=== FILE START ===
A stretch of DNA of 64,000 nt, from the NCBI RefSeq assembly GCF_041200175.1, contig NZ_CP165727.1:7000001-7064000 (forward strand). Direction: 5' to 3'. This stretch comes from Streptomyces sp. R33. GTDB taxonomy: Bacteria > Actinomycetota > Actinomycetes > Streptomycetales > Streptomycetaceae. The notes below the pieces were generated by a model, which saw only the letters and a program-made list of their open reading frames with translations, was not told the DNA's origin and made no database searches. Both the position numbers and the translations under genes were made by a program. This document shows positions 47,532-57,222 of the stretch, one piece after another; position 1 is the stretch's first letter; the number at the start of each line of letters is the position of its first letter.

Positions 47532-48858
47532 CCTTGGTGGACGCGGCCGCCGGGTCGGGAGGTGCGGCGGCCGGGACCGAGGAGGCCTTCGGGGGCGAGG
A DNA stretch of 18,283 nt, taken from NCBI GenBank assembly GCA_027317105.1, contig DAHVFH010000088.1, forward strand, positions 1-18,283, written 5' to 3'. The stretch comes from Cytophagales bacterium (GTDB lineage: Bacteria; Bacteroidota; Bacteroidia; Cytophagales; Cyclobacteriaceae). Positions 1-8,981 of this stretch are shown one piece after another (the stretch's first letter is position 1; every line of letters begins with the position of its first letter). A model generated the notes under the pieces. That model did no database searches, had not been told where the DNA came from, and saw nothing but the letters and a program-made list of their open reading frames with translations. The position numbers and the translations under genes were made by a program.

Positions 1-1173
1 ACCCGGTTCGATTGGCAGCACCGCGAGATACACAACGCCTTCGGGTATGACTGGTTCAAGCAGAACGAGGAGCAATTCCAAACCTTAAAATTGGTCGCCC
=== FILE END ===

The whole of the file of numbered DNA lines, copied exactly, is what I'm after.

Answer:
A stretch of DNA of 64,000 nt, from the NCBI RefSeq assembly GCF_041200175.1, contig NZ_CP165727.1:7000001-7064000 (forward strand). Direction: 5' to 3'. This stretch comes from Streptomyces sp. R33. GTDB taxonomy: Bacteria > Actinomycetota > Actinomycetes > Streptomycetales > Streptomycetaceae. The notes below the pieces were generated by a model, which saw only the letters and a program-made list of their open reading frames with translations, was not told the DNA's origin and made no database searches. Both the position numbers and the translations under genes were made by a program. This document shows positions 47,532-57,222 of the stretch, one piece after another; position 1 is the stretch's first letter; the number at the start of each line of letters is the position of its first letter.

Positions 47532-48858
47532 CCTTGGTGGACGCGGCCGCCGGGTCGGGAGGTGCGGCGGCCGGGACCGAGGAGGCCTTCGGGGGCGAGG
A DNA stretch of 18,283 nt, taken from NCBI GenBank assembly GCA_027317105.1, contig DAHVFH010000088.1, forward strand, positions 1-18,283, written 5' to 3'. The stretch comes from Cytophagales bacterium (GTDB lineage: Bacteria; Bacteroidota; Bacteroidia; Cytophagales; Cyclobacteriaceae). Positions 1-8,981 of this stretch are shown one piece after another (the stretch's first letter is position 1; every line of letters begins with the position of its first letter). A model generated the notes under the pieces. That model did no database searches, had not been told where the DNA came from, and saw nothing but the letters and a program-made list of their open reading frames with translations. The position numbers and the translations under genes were made by a program.

Positions 1-1173
1 ACCCGGTTCGATTGGCAGCACCGCGAGATACACAACGCCTTCGGGTATGACTGGTTCAAGCAGAACGAGGAGCAATTCCAAACCTTAAAATTGGTCGCCC